Museum Practices and the Posthumanities
Curating for Earthly Habitability
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Our planet is at risk from climate change, war, terrorism, drought and extreme weather events, and the unintended consequences of unfettered biotechnological and economic development. Many of these problems are the consequence of an erroneous and dangerous detachment from our environment and others, and of various forms of exploitation, injustice and inequality founded on the illusion that the human is the centre of all things, a dominant view in Western thought. Furthermore the newly visible powers and agencies of a more-than-human world are becoming increasingly apparent as we confront the material consequences of advanced capitalism and two centuries of industrialisation. While our life has always been ecological, the human subject-based frameworks we have chosen for ourselves have become habitual and institutionalised, and have divested us of our ecological sensibilities. If we are to avoid compounding existing problems and creating new ones, we require new cognitive frames and practices of life that promote ethical forms of conjoint action that acknowledge our entanglements, shared vulnerabilities and futures not only with other humans, but also with the more-than-human world.
Museums are custodians of cultural memory and one of the most trusted information sources in society. Through their collections and exhibitions, museums are powerful pedagogical institutions, instrumental in shaping ideas about culture, identity and cultural difference, and about human relations with nature, technology and science. They are therefore ideally placed to frame and promote new theories and practices of life. This book aims to promote relational and more-than-human ways of thinking and acting in the world through museum collection, exhibition and institutional practices. It is uniquely concerned with concretely reconstituting human-centred concepts and practices based on the human subject, and developing practices and a new type of museology that have the potential to signal an entangled and more-than-human approach to the make-up and composition of the world.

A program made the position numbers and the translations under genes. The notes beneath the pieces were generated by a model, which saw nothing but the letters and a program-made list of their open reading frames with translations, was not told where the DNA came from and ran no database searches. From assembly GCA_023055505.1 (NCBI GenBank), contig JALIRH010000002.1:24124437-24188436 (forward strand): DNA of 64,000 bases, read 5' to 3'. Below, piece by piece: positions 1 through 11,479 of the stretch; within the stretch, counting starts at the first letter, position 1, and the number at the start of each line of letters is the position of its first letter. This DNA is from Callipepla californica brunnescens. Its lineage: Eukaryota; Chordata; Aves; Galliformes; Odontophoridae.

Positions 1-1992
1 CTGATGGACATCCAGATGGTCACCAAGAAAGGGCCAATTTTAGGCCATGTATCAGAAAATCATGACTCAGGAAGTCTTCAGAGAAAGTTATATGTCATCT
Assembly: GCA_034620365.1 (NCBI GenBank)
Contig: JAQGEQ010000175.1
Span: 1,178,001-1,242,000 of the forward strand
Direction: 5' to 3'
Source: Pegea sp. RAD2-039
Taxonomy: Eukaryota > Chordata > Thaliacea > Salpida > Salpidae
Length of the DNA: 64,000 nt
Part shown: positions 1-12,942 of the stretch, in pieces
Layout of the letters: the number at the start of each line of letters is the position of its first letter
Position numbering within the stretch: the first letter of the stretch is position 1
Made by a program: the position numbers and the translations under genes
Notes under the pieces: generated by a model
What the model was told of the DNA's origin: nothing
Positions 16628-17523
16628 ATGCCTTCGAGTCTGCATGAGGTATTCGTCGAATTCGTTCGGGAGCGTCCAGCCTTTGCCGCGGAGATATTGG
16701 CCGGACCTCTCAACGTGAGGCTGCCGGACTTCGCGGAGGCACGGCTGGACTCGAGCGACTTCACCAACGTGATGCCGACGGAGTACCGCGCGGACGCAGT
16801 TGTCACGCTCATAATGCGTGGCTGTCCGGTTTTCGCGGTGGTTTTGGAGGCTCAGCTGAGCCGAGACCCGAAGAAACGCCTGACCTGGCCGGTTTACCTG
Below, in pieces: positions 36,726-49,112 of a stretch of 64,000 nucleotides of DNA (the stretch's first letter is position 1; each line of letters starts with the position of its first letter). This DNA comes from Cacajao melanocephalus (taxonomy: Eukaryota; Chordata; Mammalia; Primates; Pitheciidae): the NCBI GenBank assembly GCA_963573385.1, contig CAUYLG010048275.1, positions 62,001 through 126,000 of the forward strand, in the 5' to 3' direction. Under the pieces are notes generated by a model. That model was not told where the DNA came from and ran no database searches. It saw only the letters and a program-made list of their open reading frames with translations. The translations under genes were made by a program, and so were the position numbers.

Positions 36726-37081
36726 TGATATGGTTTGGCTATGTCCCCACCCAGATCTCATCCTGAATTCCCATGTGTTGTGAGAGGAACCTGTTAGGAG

This book critically engages with and extends international approaches to progressing real-world and scholarly change within the museum sector by undertaking a series of ‘ecologizing experiments’ to rework the possible relations between things and people using a series of museum, collection, theoretical and exhibition case studies.
Table of Contents
Introduction 1. Reworking the human subject in history, natural history and science museums 2. Creating more-than-human objects 3. Narrating climate change in museum exhibitions for a more-than-human world 4. The ontological refashioning of museums as institutional forms 5. More-than-human museologies 6. Conclusion
Dr Fiona Cameron is a senior research fellow at the Institute for Culture and Society, Western Sydney University, Australia.